The In-Laws (2003 film)

The In-Laws

Theatrical release poster
Directed by Andrew Fleming
Produced by Bill Gerber
Elie Samaha
Bill Todman, Jr.
Joel Simon
Written by Andrew Bergman (screenplay The In-Laws)
Nat Mauldin (screenplay)
Ed Solomon (screenplay)
Starring Michael Douglas
Albert Brooks
Ryan Reynolds
Candice Bergen
Maria Ricossa
Lindsay Sloane
Robin Tunney
Distributed by Warner Bros.
Release dates
  • May 23, 2003 (2003-05-23)
Running time
98 minutes
Country United States
Language English
Budget $40 million
Box office $26,891,849[1]

The In-Laws is a 2003 American comedy film starring Michael Douglas, Albert Brooks, Candice Bergen, Robin Tunney, Maria Ricossa, Lindsay Sloane and Ryan Reynolds. The film is a remake of the original 1979 cult classic, which starred Alan Arkin and Peter Falk. Scenes for the 2003 film were shot on location in Chicago. The film was a box office failure and received negative reviews.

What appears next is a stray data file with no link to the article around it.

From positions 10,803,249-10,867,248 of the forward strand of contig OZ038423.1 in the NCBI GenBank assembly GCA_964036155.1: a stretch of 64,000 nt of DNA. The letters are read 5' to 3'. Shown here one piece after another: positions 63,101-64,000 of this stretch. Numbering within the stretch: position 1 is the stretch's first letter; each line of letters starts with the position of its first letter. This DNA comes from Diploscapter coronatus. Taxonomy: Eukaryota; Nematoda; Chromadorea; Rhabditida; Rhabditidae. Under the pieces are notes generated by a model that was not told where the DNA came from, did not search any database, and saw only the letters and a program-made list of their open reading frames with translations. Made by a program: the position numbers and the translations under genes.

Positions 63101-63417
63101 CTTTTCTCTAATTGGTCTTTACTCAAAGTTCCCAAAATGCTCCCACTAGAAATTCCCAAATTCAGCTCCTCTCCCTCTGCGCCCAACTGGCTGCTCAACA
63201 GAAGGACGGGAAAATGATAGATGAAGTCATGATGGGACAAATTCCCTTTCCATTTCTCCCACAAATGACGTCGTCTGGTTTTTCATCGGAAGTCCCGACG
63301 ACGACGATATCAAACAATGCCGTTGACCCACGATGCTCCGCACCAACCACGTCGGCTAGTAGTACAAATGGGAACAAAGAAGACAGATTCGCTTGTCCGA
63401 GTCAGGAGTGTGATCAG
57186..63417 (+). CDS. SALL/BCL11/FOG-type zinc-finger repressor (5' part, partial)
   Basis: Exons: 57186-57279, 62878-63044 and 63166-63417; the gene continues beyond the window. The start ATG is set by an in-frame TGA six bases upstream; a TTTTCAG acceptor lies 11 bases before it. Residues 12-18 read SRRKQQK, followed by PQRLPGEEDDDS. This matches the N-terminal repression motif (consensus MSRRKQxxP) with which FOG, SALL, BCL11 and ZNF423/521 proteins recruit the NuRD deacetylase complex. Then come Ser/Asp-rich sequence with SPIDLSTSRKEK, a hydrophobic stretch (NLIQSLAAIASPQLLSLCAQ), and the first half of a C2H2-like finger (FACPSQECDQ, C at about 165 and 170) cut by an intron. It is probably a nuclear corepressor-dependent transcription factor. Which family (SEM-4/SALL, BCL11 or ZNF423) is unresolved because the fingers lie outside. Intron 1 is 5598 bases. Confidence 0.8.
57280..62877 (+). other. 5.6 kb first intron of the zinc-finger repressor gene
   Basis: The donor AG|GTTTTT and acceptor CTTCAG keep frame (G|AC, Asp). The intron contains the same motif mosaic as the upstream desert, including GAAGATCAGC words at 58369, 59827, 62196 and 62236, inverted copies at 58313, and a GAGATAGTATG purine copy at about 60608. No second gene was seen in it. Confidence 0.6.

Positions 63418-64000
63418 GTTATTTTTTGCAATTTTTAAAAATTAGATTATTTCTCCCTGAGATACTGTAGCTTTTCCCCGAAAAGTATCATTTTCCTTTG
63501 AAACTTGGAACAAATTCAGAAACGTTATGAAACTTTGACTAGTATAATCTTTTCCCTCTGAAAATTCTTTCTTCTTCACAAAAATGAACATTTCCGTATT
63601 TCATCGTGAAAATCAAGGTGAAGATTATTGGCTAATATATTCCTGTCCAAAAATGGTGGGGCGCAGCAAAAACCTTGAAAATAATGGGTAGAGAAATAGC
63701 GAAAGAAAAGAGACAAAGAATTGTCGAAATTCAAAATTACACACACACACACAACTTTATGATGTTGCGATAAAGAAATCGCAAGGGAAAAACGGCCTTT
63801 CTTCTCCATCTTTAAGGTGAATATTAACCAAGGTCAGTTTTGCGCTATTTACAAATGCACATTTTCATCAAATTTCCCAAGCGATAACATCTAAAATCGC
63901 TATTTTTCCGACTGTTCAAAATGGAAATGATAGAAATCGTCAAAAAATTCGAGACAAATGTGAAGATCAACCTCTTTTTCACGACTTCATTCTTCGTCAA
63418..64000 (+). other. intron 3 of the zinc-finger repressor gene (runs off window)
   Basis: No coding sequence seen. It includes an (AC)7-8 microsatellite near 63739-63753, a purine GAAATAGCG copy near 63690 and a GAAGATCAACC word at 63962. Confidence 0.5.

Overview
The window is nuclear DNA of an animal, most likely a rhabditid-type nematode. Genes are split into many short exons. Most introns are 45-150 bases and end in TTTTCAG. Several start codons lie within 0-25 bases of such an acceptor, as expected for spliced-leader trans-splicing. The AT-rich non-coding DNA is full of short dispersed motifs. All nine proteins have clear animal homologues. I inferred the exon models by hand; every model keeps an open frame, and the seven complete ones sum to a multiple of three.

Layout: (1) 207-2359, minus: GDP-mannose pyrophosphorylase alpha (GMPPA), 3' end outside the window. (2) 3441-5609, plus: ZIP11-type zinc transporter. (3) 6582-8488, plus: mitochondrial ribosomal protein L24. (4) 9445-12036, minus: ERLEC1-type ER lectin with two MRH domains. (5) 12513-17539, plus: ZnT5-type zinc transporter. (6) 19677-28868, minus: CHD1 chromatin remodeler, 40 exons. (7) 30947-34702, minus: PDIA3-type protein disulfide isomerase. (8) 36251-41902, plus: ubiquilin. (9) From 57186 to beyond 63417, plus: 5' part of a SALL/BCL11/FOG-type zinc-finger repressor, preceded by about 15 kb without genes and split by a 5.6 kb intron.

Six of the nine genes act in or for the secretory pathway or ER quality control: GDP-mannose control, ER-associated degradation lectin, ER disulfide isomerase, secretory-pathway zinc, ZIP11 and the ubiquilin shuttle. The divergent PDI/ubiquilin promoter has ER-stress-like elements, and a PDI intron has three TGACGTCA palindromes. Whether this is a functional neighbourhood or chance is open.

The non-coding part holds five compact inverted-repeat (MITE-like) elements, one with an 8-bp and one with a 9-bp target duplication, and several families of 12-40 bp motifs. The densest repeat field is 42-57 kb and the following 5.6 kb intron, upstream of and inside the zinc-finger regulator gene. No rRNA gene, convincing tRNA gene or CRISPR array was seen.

Steve Tobias (Michael Douglas) is an undercover agent of the CIA whose son, Mark (Ryan Reynolds), is getting married to Melissa Peyser (Lindsay Sloane). Her father is mild-mannered foot doctor, Jerry Peyser (Albert Brooks). When the two families meet for dinner, Peyser stumbles on to Steve Tobias' secret operation as Tobias tries to set up a deal to sell a Russian submarine, the Olga, to an arms smuggler in France as a bait. As Peyser's incidental involvement increases, he is suspected by the FBI of being part of a seemingly malicious deal. Dragged kicking and screaming, Peyser decides he does not want to be involved in the deal or with Tobias' family. The two fathers-in-law end up dodging bullets, jumping off buildings, and stealing jets together as they attempt to avoid capture by the FBI.



The In-Laws had a negative critical reception. Rotten Tomatoes gives the film a 34% score, based on 129 reviews, with a 41% audience approval rating. The consensus states "Bigger and slicker than the original, but not necessarily better".[2] The film failed at the box office, recouping just under $27 million, compared to its $40 million budget.

See also


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